Society for Cultural Anthropology
Oral Presentation Session
Drawing on digital ethnography of Instagram accounts and Facebook pages dedicated to self-care, I trace how a subsection of predominantly white, millennial women in the US construct individual brand identities around a combination of biomedical diagnoses and magical forms of care. Increasingly, people are making sense of their alienation, sadness, and anxiety through DSM-5 diagnoses. Importantly, these labels are often either self-diagnosed or sought out as a medically legitimized way to make sense of suffering. And these biomedical identities are seamlessly entwined with non-biomedical forms of self-care. Crystals, essential oils, herbs, and astrology are all central elements of self-care branding. What’s important here is how self-diagnosis acts as a form of empowerment, as it inverts the historical pattern of oppressive medicalization of gendered and racialized suffering. Whiteness and power here are important: these practices are caught between histories of women creatively mobilizing illness and white women weaponizing fragility.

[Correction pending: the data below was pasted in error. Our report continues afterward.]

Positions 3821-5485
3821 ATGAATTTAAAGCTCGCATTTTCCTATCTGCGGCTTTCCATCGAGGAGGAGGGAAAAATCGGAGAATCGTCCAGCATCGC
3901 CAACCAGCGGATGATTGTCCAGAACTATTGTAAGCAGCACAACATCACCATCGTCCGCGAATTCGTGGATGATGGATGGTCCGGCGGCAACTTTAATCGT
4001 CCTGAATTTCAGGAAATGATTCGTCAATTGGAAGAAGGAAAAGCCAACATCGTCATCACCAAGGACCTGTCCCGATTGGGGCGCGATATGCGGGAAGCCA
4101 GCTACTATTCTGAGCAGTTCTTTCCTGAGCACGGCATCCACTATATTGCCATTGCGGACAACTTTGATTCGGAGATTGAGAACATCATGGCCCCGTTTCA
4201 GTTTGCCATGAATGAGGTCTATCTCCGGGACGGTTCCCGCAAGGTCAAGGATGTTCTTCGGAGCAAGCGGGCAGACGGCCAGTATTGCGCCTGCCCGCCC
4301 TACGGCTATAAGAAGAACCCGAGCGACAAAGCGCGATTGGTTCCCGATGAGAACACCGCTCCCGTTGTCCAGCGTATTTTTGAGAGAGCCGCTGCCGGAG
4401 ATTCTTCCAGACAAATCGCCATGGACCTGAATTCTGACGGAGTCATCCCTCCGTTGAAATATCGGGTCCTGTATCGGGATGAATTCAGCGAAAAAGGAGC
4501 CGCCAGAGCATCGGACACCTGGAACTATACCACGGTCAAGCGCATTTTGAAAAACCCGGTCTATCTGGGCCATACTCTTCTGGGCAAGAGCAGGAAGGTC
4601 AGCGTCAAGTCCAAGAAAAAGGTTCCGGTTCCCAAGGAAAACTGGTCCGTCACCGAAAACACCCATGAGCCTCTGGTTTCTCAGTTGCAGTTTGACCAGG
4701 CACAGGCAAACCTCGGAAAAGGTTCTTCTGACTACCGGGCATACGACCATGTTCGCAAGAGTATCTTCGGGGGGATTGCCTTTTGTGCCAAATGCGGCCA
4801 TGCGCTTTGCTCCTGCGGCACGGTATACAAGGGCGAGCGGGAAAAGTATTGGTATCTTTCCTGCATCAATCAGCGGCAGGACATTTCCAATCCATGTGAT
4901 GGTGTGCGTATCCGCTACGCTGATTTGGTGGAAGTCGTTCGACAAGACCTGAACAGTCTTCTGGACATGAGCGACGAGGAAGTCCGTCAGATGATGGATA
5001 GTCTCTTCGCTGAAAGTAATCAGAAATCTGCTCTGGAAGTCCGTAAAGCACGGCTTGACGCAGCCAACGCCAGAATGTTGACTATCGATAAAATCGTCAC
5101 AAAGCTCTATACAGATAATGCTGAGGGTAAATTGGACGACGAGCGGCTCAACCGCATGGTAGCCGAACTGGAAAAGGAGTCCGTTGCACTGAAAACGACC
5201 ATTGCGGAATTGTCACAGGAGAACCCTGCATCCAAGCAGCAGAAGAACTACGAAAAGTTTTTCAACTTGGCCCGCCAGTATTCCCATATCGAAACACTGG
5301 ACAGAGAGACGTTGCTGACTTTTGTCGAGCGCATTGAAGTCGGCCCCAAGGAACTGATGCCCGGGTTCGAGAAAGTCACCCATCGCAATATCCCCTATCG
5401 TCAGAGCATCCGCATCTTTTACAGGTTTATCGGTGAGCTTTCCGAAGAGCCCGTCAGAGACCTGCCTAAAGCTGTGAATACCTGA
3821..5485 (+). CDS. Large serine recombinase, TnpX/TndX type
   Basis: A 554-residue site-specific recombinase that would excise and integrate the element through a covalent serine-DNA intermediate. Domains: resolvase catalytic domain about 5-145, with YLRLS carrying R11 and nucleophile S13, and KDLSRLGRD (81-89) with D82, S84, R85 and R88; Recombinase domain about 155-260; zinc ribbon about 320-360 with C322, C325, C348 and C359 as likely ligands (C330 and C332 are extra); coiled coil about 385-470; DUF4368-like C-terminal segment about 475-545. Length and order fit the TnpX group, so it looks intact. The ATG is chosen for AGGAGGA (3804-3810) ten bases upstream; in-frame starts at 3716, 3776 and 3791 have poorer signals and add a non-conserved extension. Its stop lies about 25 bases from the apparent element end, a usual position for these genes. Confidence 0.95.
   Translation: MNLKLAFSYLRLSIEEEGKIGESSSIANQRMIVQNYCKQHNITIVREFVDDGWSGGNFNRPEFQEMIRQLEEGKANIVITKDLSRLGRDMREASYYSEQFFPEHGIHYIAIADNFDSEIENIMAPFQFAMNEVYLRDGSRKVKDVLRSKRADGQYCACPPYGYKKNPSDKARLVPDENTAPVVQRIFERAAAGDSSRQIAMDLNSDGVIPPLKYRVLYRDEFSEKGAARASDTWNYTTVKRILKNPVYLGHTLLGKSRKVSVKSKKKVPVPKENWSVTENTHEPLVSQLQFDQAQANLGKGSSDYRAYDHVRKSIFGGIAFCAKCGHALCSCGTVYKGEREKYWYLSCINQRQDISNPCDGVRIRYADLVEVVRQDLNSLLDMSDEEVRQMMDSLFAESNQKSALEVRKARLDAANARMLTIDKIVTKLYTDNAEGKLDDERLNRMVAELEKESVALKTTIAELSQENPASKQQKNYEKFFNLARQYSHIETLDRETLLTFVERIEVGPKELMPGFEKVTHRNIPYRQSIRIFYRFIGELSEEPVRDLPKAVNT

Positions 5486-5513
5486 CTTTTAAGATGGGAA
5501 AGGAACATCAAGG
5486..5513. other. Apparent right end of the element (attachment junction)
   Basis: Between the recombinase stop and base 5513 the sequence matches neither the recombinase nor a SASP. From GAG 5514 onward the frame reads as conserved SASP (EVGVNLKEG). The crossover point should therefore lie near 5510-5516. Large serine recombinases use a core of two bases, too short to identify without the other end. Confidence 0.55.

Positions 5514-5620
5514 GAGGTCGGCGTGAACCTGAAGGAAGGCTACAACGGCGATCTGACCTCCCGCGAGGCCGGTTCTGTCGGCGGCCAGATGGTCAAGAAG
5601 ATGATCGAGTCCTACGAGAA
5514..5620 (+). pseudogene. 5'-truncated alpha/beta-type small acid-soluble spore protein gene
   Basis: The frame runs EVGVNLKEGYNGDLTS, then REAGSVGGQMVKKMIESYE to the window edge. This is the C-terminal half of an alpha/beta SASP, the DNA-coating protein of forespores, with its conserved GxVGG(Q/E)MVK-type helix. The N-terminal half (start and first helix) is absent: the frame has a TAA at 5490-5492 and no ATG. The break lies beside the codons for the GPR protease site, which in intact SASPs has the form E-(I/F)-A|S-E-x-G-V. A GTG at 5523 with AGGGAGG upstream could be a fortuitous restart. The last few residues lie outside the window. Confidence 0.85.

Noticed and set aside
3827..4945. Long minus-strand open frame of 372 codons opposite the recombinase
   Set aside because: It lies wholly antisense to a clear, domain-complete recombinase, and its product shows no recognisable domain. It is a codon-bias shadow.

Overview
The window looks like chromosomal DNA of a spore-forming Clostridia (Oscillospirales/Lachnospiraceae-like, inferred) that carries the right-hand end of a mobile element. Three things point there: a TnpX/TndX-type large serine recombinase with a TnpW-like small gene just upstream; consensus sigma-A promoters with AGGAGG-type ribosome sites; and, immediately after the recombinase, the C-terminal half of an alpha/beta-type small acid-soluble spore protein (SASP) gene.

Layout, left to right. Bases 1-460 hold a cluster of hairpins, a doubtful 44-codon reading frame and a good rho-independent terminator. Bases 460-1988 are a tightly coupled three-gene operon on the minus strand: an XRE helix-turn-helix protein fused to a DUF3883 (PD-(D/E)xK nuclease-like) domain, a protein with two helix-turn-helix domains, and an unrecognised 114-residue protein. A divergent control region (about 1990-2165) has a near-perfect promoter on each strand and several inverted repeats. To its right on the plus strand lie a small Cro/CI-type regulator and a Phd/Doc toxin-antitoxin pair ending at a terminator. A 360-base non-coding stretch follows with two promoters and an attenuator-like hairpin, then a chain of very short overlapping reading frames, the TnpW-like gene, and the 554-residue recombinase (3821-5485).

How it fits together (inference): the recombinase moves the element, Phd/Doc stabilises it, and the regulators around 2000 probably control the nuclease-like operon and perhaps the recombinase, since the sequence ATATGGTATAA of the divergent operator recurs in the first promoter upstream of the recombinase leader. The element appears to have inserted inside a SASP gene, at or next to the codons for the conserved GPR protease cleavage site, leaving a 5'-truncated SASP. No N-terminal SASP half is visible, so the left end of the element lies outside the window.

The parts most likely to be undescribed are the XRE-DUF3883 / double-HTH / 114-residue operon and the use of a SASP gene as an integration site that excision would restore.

I ground this in a broader analysis of how, for millennials, self-care functions as a gendered and racialized response to mass precarity and late neoliberalism in the US. Under late neoliberalism, mass precarity and the fragmentation of work has disrupted an earlier labor market logic that shaped popular conceptions of the self. This has left much of the millennial generation without stable life paths and career-centered sources of meaning they were raised to expect. Most significantly, this vacuum has been filled through the development of online personal brand identities and sources of meaning grounded in a medicalized, therapeutic model of selfhood.